* the camera roll *

little snaps from my iphone, among other things

Archive for the ‘great photographers’ Category

my buddy cary

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Photo by Cary Conover

here is a blog posting by my old friend cary conover about his 9/11 experience:

http://blog.caryconover.com/2011/09/ten-years.html

cary is a dear and old friend of mine who i luckily met back when we were scrub college kids participating in the finals of the hearst journalism awards back in the mid 90s.  he is one of the nicest guys you’ll ever meet, and one of the most amazing street photographers i’ve ever seen.

the photo above is of the crew of guys that cary ran with back in his nyc days.  at center opening the bottle while standing next to the 1990s boom box is jamal wilson, behind him with the cup is andy cutraro, the guy with the glasses sitting to andy’s left is aris economopoulos, and the guy with the mutton chops at far right is patrick witty.  the rest of the guys look familiar, but i’m not too sure who they are.

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Written by John

September 12, 2011 at 6:52 am

chris hondros

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feeling pretty damn melancholy, in light of the news about chris hondros.

hondros and i met back during the weeks right after 9/11, when for some odd reason i found myself covering the brouhaha in peshawar, pakistan, for the chicago tribune.  i think he was there as a getty stringer.  not quite sure how i met him, might have been over breakfast at the pearl continental hotel in peshawar, or maybe in the one discreet speakeasy on the roof of the hotel.  either way, we became shooting buddies during our month-long stay in peshawar.  we would go shoot protests together, and would keep a watch out for each other when things would get hairy.  we would bum computer equipment off of each other and edit each other’s work.  we swapped medicine — i gave him some cipro and he gave me some malaria pills.  go to his website HERE and click on the “pakistan” gallery.  many of these pics were from this trip.

we had talked about sneaking into afghanistan once the story shifted away from pakistan.  he had hired this driver with this old yellow car that had said would drive us thru the khyber pass once the taliban fell.  well, hondros eventually went into afghanistan, while i for some reason stayed in the pakistan side.  i can blame my editors for keeping me in pakistan to cover the islamic fervor there, but deep down inside i kinda wanted to stay back because in the end, i was too chicken for conflict photography.  hondros, on the other hand, was much braver than me and had a much stronger sense of mission with his photography.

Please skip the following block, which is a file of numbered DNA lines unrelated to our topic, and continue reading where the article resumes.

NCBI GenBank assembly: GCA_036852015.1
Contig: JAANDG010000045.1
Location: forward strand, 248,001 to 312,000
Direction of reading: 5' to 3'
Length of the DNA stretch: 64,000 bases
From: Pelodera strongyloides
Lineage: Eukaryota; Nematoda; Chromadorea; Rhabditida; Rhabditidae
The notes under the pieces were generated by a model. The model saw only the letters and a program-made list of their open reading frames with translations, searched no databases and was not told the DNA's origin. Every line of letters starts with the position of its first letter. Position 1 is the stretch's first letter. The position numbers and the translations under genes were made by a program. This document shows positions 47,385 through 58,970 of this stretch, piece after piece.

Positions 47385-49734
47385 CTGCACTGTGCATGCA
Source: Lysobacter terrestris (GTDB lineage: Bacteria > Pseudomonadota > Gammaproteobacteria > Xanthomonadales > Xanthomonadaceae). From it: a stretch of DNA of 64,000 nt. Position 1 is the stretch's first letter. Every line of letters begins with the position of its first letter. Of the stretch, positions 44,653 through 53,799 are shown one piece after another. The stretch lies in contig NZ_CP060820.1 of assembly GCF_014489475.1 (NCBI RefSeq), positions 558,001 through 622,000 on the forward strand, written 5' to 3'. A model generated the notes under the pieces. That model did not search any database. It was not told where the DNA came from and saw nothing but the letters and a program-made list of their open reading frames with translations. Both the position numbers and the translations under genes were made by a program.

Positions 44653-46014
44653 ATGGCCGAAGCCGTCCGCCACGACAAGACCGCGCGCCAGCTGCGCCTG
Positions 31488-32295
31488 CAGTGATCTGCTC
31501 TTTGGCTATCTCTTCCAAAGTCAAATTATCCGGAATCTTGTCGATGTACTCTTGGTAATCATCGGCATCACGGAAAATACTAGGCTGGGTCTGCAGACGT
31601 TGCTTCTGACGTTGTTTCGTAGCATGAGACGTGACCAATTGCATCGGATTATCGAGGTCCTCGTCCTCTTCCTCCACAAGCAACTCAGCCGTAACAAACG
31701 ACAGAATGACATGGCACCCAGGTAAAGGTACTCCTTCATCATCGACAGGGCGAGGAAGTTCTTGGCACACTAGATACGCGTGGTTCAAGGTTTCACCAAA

so tonight i’ve been digging thru my old hard drives for my pics from that pakistan trip.  i know i have a bunch of pics in cds filed away somewhere.   all i can seem to find are these two pics of hondros:

PESHAWAR, PAKISTAN - OCT 8, 2001: Chris Hondros during a protest in Peshawar.

ISLAMABAD, PAKISTAN - OCT 27, 2001: Chris Hondros and I in an elevator at a hotel in Islamabad.

i haven’t seen hondros in about 8 or 9 years.  the last time i saw him, he crashed on my couch back in chicago because he was stuck in o’hare and figured to give me a call.  i guess it was either the o’hare floor or my couch.  i think we went drinking that night.

i’ve always managed to keep up with what he was doing.  the photojournalism world is tiny, with no more than two degrees of separation from pretty much the entire profession.  hondros’ boss at getty (pancho bernasconi) was my old sports photo editor at the chicago tribune.  and my buddy here in san francisco justin sullivan is a fellow getty photog and friend of hondros’.  so i had always managed to hear some tidbits about what he was doing.  i had also heard about these legendary parties he would throw back in nyc.  it didn’t surprise me that hondros had a ton of friends.  he just seemed to have a knack for making friends.  and not air-kiss cocktail party friends, but friends who haven’t seen him in almost a decade yet are completely crushed at the news of his death.